Alex Debon made his professional racing debut in 1994. He began with Spanish Grand Prix wildcard rides in 1998 and 1999, seasons which also saw him finish 6th and 7th respectively in the 250cc class of the European Championship. Debon moved from the Valencia Circuit team after two seasons, to develop the new Honda NSR250 with Hardwick Racing, but sponsorship problems saw a last minute switch to Campetella and a privateer Aprilia. In 2004 he joined the Wurth Honda BQR team and took 12th overall. He continued with the Spanish team in 2005, aiming to shine amongst the privateers but could only manage 12th again.
In 2006 Debon became Aprilia’s test and reserve rider and only competed in five GP races scoring himself 13th in the overall standings. In 2008, he scored a regular race ride and managed to win his first GP and followed it up with 4 additional podiums, placing him 4th overall for the season. 2009 proved a little more difficult, landing him in 10th by the end of the season.
In 2010 Debon will step up to the new 600cc Moto2 class and rode for Team Aeroport de Castello.
Alex Debon #6 - Aeroport de Castello
Born: March 1, 1976
Alex Debon 2010 Moto2 Results
Aeroport de Castello - Ajo
Announced as a new 4-stroke MotoGP World Championship class, Moto2 will replace the 250cc category from 2010. This new category is intended to be a prestigious yet cost-effective accompaniment to the premier class of MotoGP. Some of the key characteristics of this new category of Grand Prix racing will be the single engine supplier and a single tyre supplier. Honda Racing Corporation was chosen as the engine supplier, while Dunlop, currently present in the 125cc World Championships are to provide the tyres.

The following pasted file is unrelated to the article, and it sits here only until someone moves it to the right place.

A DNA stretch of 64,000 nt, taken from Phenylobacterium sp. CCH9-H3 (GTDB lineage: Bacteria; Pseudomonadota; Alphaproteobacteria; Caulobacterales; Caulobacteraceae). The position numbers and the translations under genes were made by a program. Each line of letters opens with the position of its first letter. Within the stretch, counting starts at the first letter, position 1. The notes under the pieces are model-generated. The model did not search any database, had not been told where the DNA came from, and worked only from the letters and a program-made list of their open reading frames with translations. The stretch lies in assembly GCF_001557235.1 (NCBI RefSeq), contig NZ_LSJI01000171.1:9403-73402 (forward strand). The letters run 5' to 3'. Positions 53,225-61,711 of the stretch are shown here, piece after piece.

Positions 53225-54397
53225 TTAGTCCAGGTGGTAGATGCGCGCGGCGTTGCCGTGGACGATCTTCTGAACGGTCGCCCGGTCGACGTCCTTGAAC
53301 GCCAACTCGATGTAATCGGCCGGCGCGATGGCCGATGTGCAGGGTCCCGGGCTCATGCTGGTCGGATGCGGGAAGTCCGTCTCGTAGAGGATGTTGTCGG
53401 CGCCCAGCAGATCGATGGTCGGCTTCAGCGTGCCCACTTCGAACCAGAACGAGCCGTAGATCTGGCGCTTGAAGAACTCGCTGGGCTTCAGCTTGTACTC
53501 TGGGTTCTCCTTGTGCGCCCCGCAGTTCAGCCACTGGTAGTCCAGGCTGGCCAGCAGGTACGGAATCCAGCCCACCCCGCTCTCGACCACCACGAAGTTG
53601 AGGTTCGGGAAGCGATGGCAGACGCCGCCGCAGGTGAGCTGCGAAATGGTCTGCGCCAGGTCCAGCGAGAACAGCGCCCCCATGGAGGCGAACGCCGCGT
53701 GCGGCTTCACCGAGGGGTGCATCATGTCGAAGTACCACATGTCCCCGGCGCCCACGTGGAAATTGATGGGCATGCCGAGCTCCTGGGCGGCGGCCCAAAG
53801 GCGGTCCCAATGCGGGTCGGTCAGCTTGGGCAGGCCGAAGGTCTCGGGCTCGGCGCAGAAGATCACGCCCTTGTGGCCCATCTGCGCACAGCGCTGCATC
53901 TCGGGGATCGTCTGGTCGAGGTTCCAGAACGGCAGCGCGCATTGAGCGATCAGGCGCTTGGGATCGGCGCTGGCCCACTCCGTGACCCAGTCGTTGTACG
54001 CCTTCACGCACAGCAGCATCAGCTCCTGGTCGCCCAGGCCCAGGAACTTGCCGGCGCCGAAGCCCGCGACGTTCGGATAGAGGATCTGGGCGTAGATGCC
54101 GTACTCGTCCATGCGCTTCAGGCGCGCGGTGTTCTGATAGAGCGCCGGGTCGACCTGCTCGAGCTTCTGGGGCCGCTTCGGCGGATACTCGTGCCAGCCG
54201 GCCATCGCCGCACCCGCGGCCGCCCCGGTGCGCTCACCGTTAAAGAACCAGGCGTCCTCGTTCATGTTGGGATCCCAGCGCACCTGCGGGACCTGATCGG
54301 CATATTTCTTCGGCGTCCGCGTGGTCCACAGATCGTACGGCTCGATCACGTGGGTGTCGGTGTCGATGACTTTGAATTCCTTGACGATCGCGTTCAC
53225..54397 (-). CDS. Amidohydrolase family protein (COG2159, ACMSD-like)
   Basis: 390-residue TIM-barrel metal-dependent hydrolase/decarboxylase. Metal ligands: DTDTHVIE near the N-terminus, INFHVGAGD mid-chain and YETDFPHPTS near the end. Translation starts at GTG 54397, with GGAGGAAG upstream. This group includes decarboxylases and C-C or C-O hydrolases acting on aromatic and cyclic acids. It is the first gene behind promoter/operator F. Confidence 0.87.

Moto2 technical specifications - in a nutshell
Powered by a one-make 600cc 4-stroke engine, producing around 150hp, the Moto2 class will continue the 250cc series' pursuit of developmental excellence with the running of a prototype chassis -free from limitation.
No production bike parts will be permitted for the frame, swing arm, fuel tank, seat or cowling, meaning that these aspects of the machine will be left to the manufacturer and designers' discretion.
Electronic systems will be more limited than those previously permitted in 250cc, which had seen select factories bringing in traction control in recent years. Moto2 rules will allow for data loggers, ECU and timing transponders supplied by the organiser, with a maximum total cost of the ECU's components set at 650 euros. No other electronic control, nor datalogging systems, will be present on the bikes.
Experience the excitement of the Premier Season of Moto2 Racing as Alex Debon rides to capture the inaugural Moto2 Championship crown.